Today, Christians throughout the world celebrate the coming of Jesus Christ. This is the saving mystery by which “the Dawn from on High” has broken upon the human family.
In the midst of the world’s darkness and confusion – from the threat of nuclear war, the negligence of refugees, poverty and homelessness, wars and torture, betrayal and violence of every sort – God the Son comes to humanity as the Light of the World.
He comes as a needed rest and a welcomed breath of fresh air. As the Prologue of John’s Gospel records: “The Word gave life to everything that was created, and his light brought light to everyone. The light shines in the darkness, and the darkness can never extinguish it.”
When the Son of God came in “the fullness of time,” it was not as a removed figure falling from the skies. He was not born from the mind of his divine father or from a peculiar sexual encounter, as was commonly said of divinities within the ancient myths of Greece and Rome. The Son of God was not a ghost or a theophany of some sort that merely appeared to be human.
On the first Christmas Day, the divine Son was born as a human being and experienced all things truly human. Throughout his life and teachings, he showed humanity its dignity as the children of God and taught the human family how it is to live.
As the Second Vatican Council observed: “For, by His incarnation, he, the Son of God, has in a certain way united Himself with each man. He worked with human hands, He thought with a human mind. He acted with a human will and with a human heart he loved.”
The Second Person of the Holy Trinity took on human flesh and was born in Bethlehem. He came as the fullness of all God’s revelation since all that humanity had discerned of God through the light of natural reason and all that was supernaturally revealed to humanity about God was brought together and completed in him.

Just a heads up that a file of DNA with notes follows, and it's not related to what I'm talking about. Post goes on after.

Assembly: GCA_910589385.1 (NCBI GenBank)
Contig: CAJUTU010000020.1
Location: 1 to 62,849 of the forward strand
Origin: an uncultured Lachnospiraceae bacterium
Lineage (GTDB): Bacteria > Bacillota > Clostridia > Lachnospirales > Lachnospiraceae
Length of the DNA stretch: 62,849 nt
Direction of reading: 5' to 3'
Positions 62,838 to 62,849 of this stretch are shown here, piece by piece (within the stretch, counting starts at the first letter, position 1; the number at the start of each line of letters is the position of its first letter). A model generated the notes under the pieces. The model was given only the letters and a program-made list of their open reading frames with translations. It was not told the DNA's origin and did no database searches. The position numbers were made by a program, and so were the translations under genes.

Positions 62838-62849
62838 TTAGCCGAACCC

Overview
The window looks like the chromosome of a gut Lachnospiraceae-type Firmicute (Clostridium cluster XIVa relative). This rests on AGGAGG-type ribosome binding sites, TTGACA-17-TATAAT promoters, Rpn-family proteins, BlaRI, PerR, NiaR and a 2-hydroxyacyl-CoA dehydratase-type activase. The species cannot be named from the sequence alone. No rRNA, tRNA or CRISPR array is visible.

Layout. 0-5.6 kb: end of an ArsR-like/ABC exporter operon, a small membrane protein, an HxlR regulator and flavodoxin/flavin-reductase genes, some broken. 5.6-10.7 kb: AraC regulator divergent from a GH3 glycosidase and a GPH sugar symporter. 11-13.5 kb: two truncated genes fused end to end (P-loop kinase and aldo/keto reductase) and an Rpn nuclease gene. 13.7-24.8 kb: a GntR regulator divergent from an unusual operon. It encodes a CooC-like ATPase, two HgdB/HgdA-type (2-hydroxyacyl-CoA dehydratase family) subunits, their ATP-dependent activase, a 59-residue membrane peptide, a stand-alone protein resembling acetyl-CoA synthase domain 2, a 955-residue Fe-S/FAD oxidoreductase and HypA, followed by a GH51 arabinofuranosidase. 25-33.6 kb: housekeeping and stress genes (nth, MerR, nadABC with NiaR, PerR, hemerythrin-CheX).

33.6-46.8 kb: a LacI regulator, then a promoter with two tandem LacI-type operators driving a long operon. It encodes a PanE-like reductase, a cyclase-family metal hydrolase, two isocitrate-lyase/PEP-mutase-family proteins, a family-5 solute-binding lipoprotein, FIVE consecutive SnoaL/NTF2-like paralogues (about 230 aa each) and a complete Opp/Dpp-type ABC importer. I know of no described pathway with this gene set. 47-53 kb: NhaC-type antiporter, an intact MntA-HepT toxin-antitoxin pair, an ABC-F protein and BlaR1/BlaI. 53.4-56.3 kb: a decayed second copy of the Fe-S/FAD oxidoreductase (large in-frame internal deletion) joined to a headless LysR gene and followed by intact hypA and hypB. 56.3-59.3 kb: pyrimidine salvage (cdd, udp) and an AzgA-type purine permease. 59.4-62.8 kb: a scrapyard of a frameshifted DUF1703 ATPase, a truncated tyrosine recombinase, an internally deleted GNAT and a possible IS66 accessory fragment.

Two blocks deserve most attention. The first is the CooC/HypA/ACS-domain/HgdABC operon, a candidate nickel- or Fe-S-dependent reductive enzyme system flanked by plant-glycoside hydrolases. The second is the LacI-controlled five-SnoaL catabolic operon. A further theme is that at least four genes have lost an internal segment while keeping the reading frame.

At the beginning of time, humanity fell from grace by turning away from its loving Creator and was on a path of darkness, confused about itself, the meaning and purpose of life, and the summons to goodness and holiness. The Lord Jesus, fulfilling the prophetic call exemplified in God’s encounter with the Prophet Isaiah: “Whom shall I send?” “Here I am, Lord, send me!” freely chose to come and save what was lost. He came as Light and entered into the shadows and iniquities of the world.
Jesus Christ is true God and true Man. He perpetually reveals humanity to itself and points it to truth, beauty and goodness.
The reality of Jesus Christ revealing humanity to itself is exemplified by the Florentine poet Dante, who in his masterpiece The Divine Comedy, saw the face of God in this way: “That circle, which appeared in Three generated as a reflected light, being awhile surveyed by my eyes, seemed to me depicted with our face within itself, of its own very color; wherefore my sight was completely set upon it.”
In the great poem, Dante sees a human likeness within the Godhead. The poet is stressing the point that Jesus Christ is a true human being and that he discloses humanity to itself. By understanding the human identity of Jesus Christ, humanity can see an even brighter reflection of itself and feel an even greater call to what is true and good.
As expressed by Pope John Paul II: “In the Incarnation of the Son of God we see forged the enduring and definitive synthesis which the human mind of itself could not even have imagined: the Eternal enters time, the Whole lies hidden in the part, God takes on a human face.”
The Lord Jesus, therefore, does not teach humanity as an outsider but as a human being, as someone within the human family. In approaching Jesus Christ, therefore, humanity can see greater light and more deeply understand its own dignity.
This is the enlightening gift and the pressing challenge of the Lord’s birth. It is the light shining from the Judean Hills seeking to dispel confusion and darkness and offering the human family clearer answers on its own identity and greater paths of peace for the world today.